Despite the local majority ownership requirement, authorities argue that the law is not an impediment to attracting foreign investment and is needed to diversify investment in Algeria’s economy, foster private sector growth, create employment for nationals, transfer technology and know-how, and develop local training initiatives.Additionally, the Go A argues, and some foreign investors agree, that a range of tailored measures mitigate the effect of the 49/51 rule and allow the minority foreign shareholder to exercise other means of control.

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Limits on Foreign Control and Right to Private Ownership and Establishment Foreign and domestic private entities have the right to establish and own business enterprises and engage in all forms of remunerative activity.

However, the 49/51 investment law requires a majority of Algerian ownership of at least 51 percent in all projects involving foreign investments.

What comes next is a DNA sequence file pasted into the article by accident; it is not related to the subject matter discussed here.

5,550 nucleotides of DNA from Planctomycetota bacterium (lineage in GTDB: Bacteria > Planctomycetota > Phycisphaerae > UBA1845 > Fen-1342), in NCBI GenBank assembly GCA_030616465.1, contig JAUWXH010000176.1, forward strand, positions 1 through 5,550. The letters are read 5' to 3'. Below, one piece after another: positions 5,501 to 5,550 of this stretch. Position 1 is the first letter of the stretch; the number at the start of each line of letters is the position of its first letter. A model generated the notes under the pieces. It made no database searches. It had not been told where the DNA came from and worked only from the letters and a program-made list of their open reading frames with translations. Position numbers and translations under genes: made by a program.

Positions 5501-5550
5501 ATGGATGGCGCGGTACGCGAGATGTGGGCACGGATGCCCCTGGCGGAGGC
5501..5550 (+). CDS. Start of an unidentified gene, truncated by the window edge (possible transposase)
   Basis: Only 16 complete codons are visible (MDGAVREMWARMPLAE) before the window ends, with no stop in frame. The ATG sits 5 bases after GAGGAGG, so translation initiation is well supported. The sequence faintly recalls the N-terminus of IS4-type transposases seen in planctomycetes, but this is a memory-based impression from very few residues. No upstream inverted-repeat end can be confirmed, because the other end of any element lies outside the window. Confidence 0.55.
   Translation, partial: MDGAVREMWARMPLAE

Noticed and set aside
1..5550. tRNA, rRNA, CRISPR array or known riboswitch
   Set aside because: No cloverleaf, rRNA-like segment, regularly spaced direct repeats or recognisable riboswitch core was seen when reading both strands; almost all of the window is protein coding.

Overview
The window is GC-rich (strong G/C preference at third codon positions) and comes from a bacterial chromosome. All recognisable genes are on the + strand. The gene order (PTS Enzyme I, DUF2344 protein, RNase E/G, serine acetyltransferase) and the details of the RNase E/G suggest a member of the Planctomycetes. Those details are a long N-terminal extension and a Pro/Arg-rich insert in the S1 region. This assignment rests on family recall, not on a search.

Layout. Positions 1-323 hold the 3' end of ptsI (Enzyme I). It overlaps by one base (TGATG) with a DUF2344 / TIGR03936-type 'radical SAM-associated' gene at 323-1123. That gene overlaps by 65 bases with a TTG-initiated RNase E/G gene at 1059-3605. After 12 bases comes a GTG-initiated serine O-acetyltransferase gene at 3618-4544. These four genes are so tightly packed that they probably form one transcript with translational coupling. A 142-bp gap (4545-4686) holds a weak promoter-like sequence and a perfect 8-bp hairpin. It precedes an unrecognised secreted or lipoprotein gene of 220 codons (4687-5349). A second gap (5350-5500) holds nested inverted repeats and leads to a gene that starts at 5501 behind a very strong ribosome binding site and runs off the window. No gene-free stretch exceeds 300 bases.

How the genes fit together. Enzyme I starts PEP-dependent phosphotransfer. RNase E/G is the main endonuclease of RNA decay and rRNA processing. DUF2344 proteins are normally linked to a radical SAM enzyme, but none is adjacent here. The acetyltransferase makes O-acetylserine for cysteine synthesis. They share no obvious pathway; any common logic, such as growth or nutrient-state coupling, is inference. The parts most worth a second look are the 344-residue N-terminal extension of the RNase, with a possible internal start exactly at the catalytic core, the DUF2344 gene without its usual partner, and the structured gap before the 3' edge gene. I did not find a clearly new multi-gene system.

The Go A has targeted non-hydrocarbon sectors for both public and private investments, with an emphasis on attracting greater foreign direct investment for projects that would directly boost employment and cut imports.

Private sector contacts acknowledge that multiple sectors potentially offer substantial opportunities for long-term growth for U. firms with many having reported double-digit annual profits.

The website, however, is currently only in French and Arabic.

The website lists a maximum of 9 steps involving 7 agencies and taking approximately 14-15 days to register a firm in Algeria, while the World Bank’s Ease of Doing Business report lists 12 procedures lasting up to 20 days.

This requirement was first adopted in 2006 within the oil sector and was expanded across all sectors by 2009.

According to Go A officials, the law seeks to diversify local economic production and profit while retaining national economic pride and requires a "plowing back of profits" to restrict capital flights and ensure additional local economic growth.

Incentives are listed by the National Agency for the Development of Investment (ANDI) on its website, as well as on the websites of economically oriented ministries.